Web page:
Get Your Red Pop!

The Flavor Master takes the world by storm.
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Two years ago, Faygo Beverages Inc. in Detroit drew 3,000 visitors a month to its website — which wasn’t bad, given the site lacked engaging content. Enter the Flavor Master, and dozens of other online campaigns, that recently topped 188,000 visitors over a three-month period.

Given the jump in traffic, one might surmise the longtime Detroit soft drink manufacturer had hired a group of digitally smart, young hotshots fresh off a college campus to revamp its site. But the credit goes to a trio of advertising veterans in Birmingham who are decidedly “new school.”

“The only thing harder than getting new business is sustaining business,” says Scott Thornton, managing partner — along with Mike Vogel and Bill Morden — at TMV Group. “Instead of creating an ad campaign in a vacuum, we get the client’s entire company to buy in and own it. If everyone’s on the same page, good things happen.”

To draw more traffic to Faygo’s site, TMV introduced various contests; set up an online store called Pop Shop that offers soda, apparel, a recipe book, and other items; and added QR codes on select soda cans and bottles that have now been scanned more than 350,000 times. A video tour of the bottling plant was developed for the site as well, since public tours are no longer available.

A fatherly figure called the Flavor Master, reminiscent of the character Grandpa Joe in the film Willy Wonka & the Chocolate Factory, made his debut on the company’s Facebook page. The Flavor Master, played by Al Chittaro, Faygo’s executive vice president, dispenses daily aphorisms to help pump up sales (the company has more than 60,000 Facebook followers). The missives include:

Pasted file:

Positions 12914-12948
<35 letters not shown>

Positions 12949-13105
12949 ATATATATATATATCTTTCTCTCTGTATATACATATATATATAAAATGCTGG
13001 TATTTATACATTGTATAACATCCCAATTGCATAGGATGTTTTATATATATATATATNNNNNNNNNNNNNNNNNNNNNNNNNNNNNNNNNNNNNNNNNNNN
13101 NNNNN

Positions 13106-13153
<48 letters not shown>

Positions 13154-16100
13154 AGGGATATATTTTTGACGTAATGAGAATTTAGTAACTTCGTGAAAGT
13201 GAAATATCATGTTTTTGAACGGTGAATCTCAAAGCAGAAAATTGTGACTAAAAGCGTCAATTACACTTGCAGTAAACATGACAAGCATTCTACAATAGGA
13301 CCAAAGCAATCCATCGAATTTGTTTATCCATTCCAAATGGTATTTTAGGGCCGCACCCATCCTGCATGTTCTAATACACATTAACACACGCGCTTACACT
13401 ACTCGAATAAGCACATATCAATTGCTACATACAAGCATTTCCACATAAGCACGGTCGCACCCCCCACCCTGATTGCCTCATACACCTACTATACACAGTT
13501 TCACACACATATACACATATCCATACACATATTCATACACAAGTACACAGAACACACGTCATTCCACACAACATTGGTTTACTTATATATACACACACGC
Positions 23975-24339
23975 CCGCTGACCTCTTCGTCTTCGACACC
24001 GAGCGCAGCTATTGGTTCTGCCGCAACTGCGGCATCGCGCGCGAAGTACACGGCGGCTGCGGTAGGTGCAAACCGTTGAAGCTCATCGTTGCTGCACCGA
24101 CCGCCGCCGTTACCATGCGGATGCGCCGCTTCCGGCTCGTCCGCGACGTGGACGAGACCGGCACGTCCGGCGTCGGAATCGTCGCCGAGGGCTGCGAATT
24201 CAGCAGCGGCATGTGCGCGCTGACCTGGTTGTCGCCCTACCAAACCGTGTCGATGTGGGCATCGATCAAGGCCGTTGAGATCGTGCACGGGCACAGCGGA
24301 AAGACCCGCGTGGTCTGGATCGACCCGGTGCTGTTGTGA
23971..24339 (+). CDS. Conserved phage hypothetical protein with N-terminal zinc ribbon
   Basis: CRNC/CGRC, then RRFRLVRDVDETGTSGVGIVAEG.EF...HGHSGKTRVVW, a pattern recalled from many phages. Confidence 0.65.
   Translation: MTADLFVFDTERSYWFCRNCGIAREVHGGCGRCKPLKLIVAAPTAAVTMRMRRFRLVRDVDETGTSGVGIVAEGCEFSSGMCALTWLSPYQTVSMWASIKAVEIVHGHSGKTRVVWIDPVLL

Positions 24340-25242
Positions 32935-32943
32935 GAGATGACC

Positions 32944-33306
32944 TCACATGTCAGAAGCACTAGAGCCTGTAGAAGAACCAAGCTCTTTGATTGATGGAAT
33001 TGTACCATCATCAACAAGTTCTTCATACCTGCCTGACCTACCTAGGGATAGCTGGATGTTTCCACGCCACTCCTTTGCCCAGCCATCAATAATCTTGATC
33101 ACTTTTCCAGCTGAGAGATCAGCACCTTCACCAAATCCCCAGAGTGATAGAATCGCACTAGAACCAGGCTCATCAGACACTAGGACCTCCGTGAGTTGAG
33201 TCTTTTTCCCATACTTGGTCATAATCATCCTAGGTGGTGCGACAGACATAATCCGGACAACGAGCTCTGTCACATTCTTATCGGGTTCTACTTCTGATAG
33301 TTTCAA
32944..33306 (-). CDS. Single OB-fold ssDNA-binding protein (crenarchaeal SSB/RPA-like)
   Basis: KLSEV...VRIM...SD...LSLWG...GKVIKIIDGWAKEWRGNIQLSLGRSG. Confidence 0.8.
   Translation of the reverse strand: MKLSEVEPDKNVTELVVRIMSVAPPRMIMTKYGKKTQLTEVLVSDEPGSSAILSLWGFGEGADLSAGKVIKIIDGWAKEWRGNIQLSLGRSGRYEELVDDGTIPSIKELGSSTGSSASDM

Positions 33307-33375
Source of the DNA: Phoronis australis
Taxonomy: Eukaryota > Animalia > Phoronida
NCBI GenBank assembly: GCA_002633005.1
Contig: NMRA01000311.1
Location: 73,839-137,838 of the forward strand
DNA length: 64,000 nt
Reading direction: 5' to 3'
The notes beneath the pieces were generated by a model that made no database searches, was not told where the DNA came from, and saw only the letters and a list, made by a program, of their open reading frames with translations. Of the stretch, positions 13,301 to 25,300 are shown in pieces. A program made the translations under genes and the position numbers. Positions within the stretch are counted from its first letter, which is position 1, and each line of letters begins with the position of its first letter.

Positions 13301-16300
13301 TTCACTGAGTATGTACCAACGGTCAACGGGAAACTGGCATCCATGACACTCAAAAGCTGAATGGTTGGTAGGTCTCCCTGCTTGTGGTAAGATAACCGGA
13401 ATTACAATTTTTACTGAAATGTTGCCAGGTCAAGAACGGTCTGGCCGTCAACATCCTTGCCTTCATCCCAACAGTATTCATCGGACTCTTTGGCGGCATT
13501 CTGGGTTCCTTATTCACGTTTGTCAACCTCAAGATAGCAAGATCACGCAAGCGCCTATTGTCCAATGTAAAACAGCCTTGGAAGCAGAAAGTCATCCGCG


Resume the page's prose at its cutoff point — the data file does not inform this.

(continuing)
— “My wife says I’m lazy because all I’ve done today was drink Faygo. She can call it lazy; I’ll call it passionate about Faygo.”

— “Life’s about the simple pleasures, like walking the opposite way on escalators … or chugging a 3-liter of Orange Pop.”

Faygo’s presence on social media channels helps drive sales and awareness, Morden says. “Faygo competes with a lot of private brands, so we have to encourage people to ask for it,” he explains. “Online campaigns don’t work for every product or service, but for something like Faygo, it’s a natural.” db

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